Harvard has the largest university endowment in the world, totaling around $30.7 billion. In November of last year, Harvard undergrads voted overwhelmingly to demand that the University divest that endowment from the fossil fuel industry. Here are a few reasons why law students should also vote to divest when polls open Monday, April 22 at the Law School.
Reason One: It’s morally wrong to profit from wrecking the climate.
The logic is simple: if it is wrong to wreck the planet, then it is wrong to profit from that wreckage.
The problem with the business model of these companies is just as simple. Even a 2-degree increase in global temperature will cause mass displacement, widespread drought, countless extinctions, and devastating sea level rise. Yet fossil fuel companies collectively own five times more fossil fuels than can be burned while keeping global warming to 2 degrees Celsius. This means that 80% of the fossil fuel reserves that are already factored into their share prices must remain in the ground if we are to avoid catastrophic global warming.
It is both morally wrong and intellectually inconsistent for Harvard to profit from this destruction while educating students about global warming and conducting some of the world’s most important climate research.
Reason Two: We don’t have to invest in these companies.
Fossil fuel companies may be profitable, but we do not need to invest in them to run a highly successful endowment.
In a meeting with students on April 9, Harvard Corporation Fellow Robert Reischauer confirmed that divestment from direct holdings in the fossil fuel industry would have a “minimal impact” on our endowment’s returns. Other investment firms have also concluded that divestment would produce a “negligible” and “statistically irrelevant” impact on risk or profit.
Reason Three: Harvard has previously divested from morally reprehensible industries.
Lest you think this is a radical move, Harvard has a history of divesting from morally reprehensible business practices. The University divested entirely from tobacco in 1990 and partially from apartheid in 1986. Harvard was also the first University in the nation to divest from PetroChina, a firm linked to genocide in Darfur, in 2005.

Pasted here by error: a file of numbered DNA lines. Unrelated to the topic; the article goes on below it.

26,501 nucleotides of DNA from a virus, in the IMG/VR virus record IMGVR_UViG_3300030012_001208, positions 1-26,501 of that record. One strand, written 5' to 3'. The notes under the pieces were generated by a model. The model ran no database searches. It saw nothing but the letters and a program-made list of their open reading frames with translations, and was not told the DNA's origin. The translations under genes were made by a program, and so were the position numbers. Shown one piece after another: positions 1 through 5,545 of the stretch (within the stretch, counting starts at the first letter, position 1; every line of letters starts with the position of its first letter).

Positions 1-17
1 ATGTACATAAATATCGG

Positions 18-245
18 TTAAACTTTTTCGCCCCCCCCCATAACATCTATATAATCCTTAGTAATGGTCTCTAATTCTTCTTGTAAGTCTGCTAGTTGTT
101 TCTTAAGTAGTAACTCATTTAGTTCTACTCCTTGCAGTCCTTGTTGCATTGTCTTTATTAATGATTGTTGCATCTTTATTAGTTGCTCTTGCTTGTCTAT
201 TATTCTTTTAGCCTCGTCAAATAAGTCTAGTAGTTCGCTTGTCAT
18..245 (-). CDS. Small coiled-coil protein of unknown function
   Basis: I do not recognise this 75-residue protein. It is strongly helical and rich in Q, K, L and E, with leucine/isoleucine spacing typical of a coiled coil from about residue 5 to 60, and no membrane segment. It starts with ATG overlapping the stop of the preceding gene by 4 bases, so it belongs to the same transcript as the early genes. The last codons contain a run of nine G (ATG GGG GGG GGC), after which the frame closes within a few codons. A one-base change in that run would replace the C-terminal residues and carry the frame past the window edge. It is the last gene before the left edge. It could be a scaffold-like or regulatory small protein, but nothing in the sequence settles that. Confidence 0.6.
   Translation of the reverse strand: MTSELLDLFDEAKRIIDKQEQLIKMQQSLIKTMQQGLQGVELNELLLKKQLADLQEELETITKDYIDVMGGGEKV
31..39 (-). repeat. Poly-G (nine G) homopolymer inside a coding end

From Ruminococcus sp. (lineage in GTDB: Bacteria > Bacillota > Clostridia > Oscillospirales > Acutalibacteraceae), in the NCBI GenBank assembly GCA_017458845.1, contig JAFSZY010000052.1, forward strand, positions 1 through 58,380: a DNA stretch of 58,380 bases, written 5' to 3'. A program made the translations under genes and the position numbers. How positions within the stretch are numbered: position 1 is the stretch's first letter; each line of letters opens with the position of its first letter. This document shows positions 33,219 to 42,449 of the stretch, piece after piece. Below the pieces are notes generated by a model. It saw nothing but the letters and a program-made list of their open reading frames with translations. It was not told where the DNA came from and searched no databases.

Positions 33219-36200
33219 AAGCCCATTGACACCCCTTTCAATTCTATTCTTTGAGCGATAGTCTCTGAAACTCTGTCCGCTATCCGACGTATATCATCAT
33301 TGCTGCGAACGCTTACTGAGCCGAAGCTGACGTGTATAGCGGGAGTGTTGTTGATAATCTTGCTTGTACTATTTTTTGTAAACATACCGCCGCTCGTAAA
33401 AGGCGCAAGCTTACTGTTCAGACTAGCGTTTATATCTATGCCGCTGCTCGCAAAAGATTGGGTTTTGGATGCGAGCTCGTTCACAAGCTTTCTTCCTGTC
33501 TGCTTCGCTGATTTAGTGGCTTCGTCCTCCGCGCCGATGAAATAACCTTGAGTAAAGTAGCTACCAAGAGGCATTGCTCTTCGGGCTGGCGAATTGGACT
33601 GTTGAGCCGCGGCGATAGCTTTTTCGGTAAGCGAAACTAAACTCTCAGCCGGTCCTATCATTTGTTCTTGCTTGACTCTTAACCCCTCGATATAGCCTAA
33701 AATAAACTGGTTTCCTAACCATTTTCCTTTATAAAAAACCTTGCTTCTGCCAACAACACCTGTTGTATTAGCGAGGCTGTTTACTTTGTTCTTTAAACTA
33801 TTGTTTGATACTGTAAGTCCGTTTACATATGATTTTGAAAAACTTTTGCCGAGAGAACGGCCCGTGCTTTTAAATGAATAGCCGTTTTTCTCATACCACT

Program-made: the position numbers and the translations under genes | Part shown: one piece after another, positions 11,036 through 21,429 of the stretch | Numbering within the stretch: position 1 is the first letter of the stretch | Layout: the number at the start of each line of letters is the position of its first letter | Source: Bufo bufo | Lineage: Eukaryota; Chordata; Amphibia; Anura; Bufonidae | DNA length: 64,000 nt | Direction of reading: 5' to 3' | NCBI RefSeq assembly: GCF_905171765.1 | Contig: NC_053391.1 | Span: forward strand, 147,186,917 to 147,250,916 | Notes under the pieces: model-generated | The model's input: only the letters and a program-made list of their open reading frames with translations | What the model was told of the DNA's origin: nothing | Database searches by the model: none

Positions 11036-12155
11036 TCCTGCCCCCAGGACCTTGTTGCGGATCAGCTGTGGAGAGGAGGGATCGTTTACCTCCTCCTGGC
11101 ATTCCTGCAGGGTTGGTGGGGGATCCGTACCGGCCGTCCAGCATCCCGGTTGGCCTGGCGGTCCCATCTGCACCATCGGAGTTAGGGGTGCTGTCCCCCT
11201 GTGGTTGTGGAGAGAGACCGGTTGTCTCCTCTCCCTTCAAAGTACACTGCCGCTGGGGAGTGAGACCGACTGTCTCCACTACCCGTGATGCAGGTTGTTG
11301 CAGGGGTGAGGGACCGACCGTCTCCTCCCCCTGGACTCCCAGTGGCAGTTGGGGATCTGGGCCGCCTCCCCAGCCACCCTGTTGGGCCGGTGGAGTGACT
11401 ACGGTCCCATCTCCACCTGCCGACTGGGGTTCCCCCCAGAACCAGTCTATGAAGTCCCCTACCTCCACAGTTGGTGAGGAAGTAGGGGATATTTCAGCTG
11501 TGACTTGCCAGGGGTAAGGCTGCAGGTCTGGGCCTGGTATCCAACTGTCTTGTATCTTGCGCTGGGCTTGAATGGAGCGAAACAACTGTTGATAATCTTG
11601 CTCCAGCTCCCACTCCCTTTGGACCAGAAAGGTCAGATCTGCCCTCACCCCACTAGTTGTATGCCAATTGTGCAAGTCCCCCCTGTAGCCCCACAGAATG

Reason Four: Divestment is an important political tool.
Global warming implicates huge problems and broken institutions. Divestment allows those of us who care about the future of our planet to bring the fight home, to conduct the debate on reasoned and scientific grounds, and to use working institutions to build momentum that will force broken institutions—like Congress and these companies—to act.
Because after Harvard divests, countless other universities will follow in its steps to divest their own endowments. Indeed, there is a quickly growing divestment movement, with smaller colleges and larger cities having already divested.
In this sense, divestment is about more than hurting the bottom line of fossil fuel companies. After all, these companies will play an important role in researching and producing alternative sources of energy.
However, fossil fuel companies will not change their business model until congress makes them account for the true social and environmental costs of fossil fuel production. Only then will the fossil fuel industry even begin to meaningfully transition toward new sources of energy.
Divestment is both a shot across the bow to these companies and a shot in the arm to Congress.
Reason Five: Your family deserves a future without catastrophic global warming.
Why should you vote to divest from fossil fuels? Because it’s wrong to profit from wrecking the climate. Because these companies need a wake up call. Because our normal political process is broken.
More than anything, you should vote to divest from fossil fuels because you, as a Harvard Law student, have the privilege and opportunity to use the world’s most influential legal institution to address the biggest humanitarian crisis we have ever faced.
Vote for divestment so, when your grandkids ask what you did as the world discovered how dangerous fossil fuels really are, you can tell them you stood up. You stood up for the planet, for the hundreds of millions at risk of drought and flooding and natural disasters, and you stood up for them—your grandkids. So they never have to know a world without coral reefs or island countries or ice caps.
Many of us came to HLS to provide a better life for our family and our kids. Here’s our chance.
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